Chamber may take over Moline Center Main Street program


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Originally Posted Online: July 08, 2013, 5:06 pm
Last Updated: July 08, 2013, 5:07 pm
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By Dawn Neuses, dneuses@qconline.com

MOLINE -- The Quad Cities Chamber of Commerce may take over management and operation of the Moline Centre Main Street program.

Aldermen are scheduled to vote Tuesday night on a one year contract with the Chamber to oversee and coordinate the program, which includes marketing downtown events and businesses, scheduling rental of the plaza at Bass Street Landing, a facade improvement program, and maintenance and landscaping within two Special Service Areas.

According to council documents, the city would pay the chamber $142,660 to run the program through June 30, 2014. The amount includes the full salary and benefits of a Main Street program director and project manager, and a portion of the wages of the chamber's director of events, event staff and support staff.

In addition, the total cost includes rent for office space, marketing activities, training and internet, phone and computer.

Council documents state "the transfer of the administrative function to the chamber will result in lower operational costs and economies of scale..."

The amount the city spends to operate the program was not available Monday. Moline's planning and development director Ray Forsythe said the program costs -- including the salaries of two staffers -- are paid by the two SSAs, Tax Increment Finance funds, and the city's general fund.

Mr. Forsythe the chamber's employee costs are less and it can do things in-house -- such as marketing and graphic design -- the city paid private entities to do. The chamber also handles downtown maintenance and landscaping for Davenport and does at a much lower cost than Moline pays, he said.

"There will be savings in many areas," Mr. Forsythe said.

According to council documents, the city has determined "the administration of the program is better suited" to an independent entity.

Mr. Forsythe said the one-year contract can be extended."City staff, administration and the city council are dedicated to the Main Street program and we want to make sure it remains a top-notch program," he said.

In other business, aldermen, sitting as the committee of the whole, will consider expanding the Enterprise Zone for a proposed Holiday Inn Express at 2300 69th Ave., on Quad City International Airport property.

Frontier Hospitality Group of Illinois LLC, is proposing to build a four-story, 54,000-square-foot hotel on the site.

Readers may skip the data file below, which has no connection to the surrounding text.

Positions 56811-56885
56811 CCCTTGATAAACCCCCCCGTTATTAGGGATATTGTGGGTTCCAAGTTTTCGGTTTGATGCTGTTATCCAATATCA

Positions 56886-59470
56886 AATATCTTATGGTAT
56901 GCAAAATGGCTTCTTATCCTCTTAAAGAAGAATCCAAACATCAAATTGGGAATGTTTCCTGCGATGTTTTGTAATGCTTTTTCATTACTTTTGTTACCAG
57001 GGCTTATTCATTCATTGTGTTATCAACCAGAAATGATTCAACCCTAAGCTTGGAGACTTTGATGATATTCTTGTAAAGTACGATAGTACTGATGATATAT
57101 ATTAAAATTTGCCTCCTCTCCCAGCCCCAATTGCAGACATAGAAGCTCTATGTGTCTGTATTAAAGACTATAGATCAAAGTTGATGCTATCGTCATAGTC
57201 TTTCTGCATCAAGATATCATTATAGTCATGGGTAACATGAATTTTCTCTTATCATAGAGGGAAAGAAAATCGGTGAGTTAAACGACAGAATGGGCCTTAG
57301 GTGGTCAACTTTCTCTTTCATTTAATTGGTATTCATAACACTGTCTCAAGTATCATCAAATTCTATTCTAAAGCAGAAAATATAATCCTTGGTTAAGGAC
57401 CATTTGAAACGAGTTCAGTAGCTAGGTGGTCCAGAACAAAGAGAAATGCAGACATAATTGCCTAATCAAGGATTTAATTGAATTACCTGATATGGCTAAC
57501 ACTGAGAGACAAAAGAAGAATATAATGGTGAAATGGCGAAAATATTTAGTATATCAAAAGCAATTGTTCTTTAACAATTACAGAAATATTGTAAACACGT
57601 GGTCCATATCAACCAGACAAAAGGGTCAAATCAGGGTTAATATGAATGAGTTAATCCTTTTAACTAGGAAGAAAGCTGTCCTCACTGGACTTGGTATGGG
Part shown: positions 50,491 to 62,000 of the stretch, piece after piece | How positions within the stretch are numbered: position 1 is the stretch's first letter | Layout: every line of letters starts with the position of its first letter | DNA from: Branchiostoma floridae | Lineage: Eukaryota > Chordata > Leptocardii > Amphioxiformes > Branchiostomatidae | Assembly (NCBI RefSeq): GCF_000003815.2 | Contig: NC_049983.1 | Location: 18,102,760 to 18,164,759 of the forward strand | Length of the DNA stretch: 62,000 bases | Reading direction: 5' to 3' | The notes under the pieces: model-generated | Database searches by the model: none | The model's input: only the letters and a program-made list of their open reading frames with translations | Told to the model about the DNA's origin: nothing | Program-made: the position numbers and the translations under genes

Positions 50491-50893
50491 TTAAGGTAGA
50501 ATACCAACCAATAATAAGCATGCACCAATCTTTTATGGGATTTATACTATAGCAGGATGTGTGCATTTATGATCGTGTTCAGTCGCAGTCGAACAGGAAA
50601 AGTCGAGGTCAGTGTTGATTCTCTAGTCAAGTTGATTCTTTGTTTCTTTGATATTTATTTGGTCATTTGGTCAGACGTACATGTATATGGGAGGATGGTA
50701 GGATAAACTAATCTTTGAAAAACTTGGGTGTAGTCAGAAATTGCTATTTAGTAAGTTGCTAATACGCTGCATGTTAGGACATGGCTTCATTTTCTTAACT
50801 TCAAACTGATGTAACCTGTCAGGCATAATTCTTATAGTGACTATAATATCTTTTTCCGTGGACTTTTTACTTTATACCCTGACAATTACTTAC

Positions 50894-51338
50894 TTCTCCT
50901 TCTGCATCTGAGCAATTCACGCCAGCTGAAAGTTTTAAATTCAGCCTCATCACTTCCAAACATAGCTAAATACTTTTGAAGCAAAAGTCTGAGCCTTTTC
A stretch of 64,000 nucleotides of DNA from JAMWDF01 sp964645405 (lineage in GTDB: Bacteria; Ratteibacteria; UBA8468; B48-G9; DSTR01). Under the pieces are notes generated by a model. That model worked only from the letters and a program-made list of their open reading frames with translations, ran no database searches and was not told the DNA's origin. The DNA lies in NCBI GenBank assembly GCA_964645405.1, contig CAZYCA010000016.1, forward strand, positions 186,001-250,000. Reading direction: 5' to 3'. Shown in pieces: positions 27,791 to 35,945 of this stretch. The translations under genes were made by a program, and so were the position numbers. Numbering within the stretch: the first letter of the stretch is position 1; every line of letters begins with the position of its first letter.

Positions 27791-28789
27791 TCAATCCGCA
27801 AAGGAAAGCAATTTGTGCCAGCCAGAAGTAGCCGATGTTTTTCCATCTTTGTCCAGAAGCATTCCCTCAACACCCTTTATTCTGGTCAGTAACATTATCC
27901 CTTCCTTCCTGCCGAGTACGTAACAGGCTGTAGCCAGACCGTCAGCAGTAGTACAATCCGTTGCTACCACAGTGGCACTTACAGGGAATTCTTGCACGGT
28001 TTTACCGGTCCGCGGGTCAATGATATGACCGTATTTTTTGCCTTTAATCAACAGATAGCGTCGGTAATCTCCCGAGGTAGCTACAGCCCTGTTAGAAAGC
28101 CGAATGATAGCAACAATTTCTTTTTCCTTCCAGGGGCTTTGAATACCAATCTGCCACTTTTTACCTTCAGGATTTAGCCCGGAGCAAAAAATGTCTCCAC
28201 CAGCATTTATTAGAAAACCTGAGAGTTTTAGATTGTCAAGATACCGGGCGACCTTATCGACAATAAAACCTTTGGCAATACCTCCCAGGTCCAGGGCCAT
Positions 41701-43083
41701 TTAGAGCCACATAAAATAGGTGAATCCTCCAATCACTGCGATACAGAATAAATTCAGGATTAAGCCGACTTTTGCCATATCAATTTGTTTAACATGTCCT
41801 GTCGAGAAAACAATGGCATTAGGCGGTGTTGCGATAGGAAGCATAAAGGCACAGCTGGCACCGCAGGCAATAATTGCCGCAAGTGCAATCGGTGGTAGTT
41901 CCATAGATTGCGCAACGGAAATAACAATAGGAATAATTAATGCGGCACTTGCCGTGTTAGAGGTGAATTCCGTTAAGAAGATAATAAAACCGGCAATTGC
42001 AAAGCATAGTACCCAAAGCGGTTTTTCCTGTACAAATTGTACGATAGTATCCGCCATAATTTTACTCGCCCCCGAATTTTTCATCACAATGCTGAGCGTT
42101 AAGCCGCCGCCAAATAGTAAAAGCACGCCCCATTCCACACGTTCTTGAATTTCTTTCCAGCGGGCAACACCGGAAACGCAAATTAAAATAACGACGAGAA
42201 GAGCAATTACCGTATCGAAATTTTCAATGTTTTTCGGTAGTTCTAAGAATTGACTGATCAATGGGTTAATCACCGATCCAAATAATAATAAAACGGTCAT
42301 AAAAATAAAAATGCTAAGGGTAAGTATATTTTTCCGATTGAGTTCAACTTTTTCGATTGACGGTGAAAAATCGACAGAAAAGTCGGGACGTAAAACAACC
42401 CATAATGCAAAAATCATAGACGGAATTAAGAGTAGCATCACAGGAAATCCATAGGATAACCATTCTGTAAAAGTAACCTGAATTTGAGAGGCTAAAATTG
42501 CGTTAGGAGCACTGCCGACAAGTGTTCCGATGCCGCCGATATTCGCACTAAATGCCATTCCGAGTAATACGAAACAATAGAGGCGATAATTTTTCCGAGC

Companies that build in an enterprise zone are eligible for state and local incentives, such as waived building permit fees and an exemption from paying sales tax on building materials purchased in Illinois.

The proposed zone expansion also must be approved by East Moline, Silvis, Milan and the county, who participate in the program with Moline.

The committee of the whole meeting begins at 6:30 p.m. on the second floor of city hall, 619 16th St. The city council meeting immediately follows.

Agendas are available at city hall or moline.il.us.




















 



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  Today is Thursday, Oct. 2, the 275th day of 2014. There are 90 days left in the year.

1864 -- 150 years ago: The ladies have adopted the fashion of wearing representations of insects in the flowers on their bonnets. Some look very natural.
1889 -- 125 years ago: T.F. Cary, former Rock Island alderman, has accepted a position as salesman for a Chicago wallpaper house and plans to move to that city.
1914 -- 100 years ago: Work on the new telephone building on 18th Street between 6th and 7th avenues is progressing rapidly.
1939 -- 75 years ago: Rock Island's new theater at 3rd Avenue and 19th Street will have a name significant of its location. The "Rocket" is scheduled to open Thanksgiving Day.
1964 -- 50 years ago: Two of Rock Island's newest water towers were vandalized last night, including the one at 38th Street and 31st Avenue, where police took five Moline boys into custody about 9 p.m..
1989 -- 25 years ago: Some of us who live in the Quad-Cities take the Mississippi River for granted, or at least we used to. But the river is not taken for granted by our visitors. And most Quad-Citians are realizing the importance of the river to this area as increased emphasis is placed on tourism.







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